1989, Hard Rock/Metal is a Grammy category for the first time … in a class that includes heavyweight nominees Metallica, Jane’s Addiction, and Iggy Pop, the winner is (drum roll, please): Jethro Tull … a chorus of boos rains down from the public balconies and even some of the artists on the main floor join in … critics nearly unanimously lambast the National Academy of Recording Arts and Sciences voters who selected Tull, whose mix of classic English prog rock and jazz flute is the farthest thing from hard rock or metal …

Metal!!!!!!!! – actually I like Tull and do have that album.

1992, Kurt Cobain and Courtney Love wed in Waikiki …

1995, Mötley Crüe drummer Tommy Lee puts his 1986 marriage with the lovely Heather Locklear behind him and marries Baywatch babe Pamela Anderson on a beach in Cancun … according to onlookers, Anderson, clad only in a formal white bikini, could barely contain her increasingly buoyant spirits …

1996, Barry Manilow is involved in a five-car collision on the I-10 freeway in Los Angeles … Manilow, who actually didn’t pen the hit “I Write the Songs” for which he won a Grammy 19 years earlier to the day, finds more immediate use for his writing skills by signing autographs for police, accident victims, and fans …

1997, a judge in New York throws out a $7 million lawsuit blaming Mötley Crüe for a fan’s hearing loss … the judge points out that the fan knew it was going to be loud before he went to the concert … “Go Phish,” is ice cream maker Ben and Jerry’s response to those who wonder how they will maintain their “grass roots” movement of rock-related flavors aimed at the great unwashed … now hippies young and old can choose between Cherry Garcia and a new phlavor: Phish Food …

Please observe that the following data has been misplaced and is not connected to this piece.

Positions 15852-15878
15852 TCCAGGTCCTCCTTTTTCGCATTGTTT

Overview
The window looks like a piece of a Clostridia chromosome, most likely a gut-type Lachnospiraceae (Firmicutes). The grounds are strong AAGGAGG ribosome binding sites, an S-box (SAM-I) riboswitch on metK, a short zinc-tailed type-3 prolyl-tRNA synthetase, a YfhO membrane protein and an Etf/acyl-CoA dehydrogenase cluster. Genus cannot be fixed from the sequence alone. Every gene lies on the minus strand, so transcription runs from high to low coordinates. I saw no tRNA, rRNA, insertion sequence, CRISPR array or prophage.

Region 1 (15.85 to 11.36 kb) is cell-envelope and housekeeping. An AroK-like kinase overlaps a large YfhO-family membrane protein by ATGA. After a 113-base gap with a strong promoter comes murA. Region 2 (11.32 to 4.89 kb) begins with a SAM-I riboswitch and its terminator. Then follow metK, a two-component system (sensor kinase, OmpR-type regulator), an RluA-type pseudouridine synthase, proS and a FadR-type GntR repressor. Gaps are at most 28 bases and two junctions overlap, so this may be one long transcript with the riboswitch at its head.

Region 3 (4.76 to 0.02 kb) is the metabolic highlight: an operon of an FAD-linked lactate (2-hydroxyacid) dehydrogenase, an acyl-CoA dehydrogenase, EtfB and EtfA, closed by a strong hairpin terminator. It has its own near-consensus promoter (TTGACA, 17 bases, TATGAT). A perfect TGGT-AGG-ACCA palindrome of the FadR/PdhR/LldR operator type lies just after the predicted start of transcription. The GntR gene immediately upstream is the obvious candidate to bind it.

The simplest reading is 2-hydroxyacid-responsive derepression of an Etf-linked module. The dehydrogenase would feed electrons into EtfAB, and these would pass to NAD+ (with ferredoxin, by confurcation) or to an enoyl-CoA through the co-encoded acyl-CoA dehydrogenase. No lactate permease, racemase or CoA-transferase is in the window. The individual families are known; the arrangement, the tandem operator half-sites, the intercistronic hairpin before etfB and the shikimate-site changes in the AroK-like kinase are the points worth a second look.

1998, pounding the skins comes naturally to Mötley Crüe drummer Tommy Lee … this time, unfortunately, the skin belongs to his wife Pamela Anderson … Lee is arrested and charged with domestic abuse … Virgin Records files suit against the Smashing Pumpkins for alleged breach of contract and nondelivery of albums … the suit claims the band notified Virgin that instead of delivering seven albums, per its contract, the band was delivering just three and walking … the Pumpkins cite a California labor law which limits personal service contracts to seven years as its law originally used by movie stars to break free from the once-dominant studio system … the band eventually wins and gets more money with its royalty rate bumped up to 20 percent …

2003, The Station nightclub in West Warwick, Rhode Island, at which Great White is performing, goes up in flames, ignited by onstage pyrotechnics … 100 are killed and many more injured … it is the deadliest rock-concert tragedy ever …

2005, Brian “Head” Welch, guitarist for the metal act Korn, quits the band he helped found after experiencing a religious awakening … Brian breaks the news on a Bakersfield, California, radio station … he says he’s sick of “chasing the almighty buck,” and feels raising his six-year old daughter is more important … Korn tries to accommodate the single dad by allowing his daughter to come on tour but it doesn’t work, according to Welch … “Fieldy (Korn bass player) would tell her: ‘Every time you hear a curse word, you’ll get a dollar. It will help us stop cursing.’ And at the end of the day, she’d turn to me and be like, ‘Look at all my money, Daddy!'” …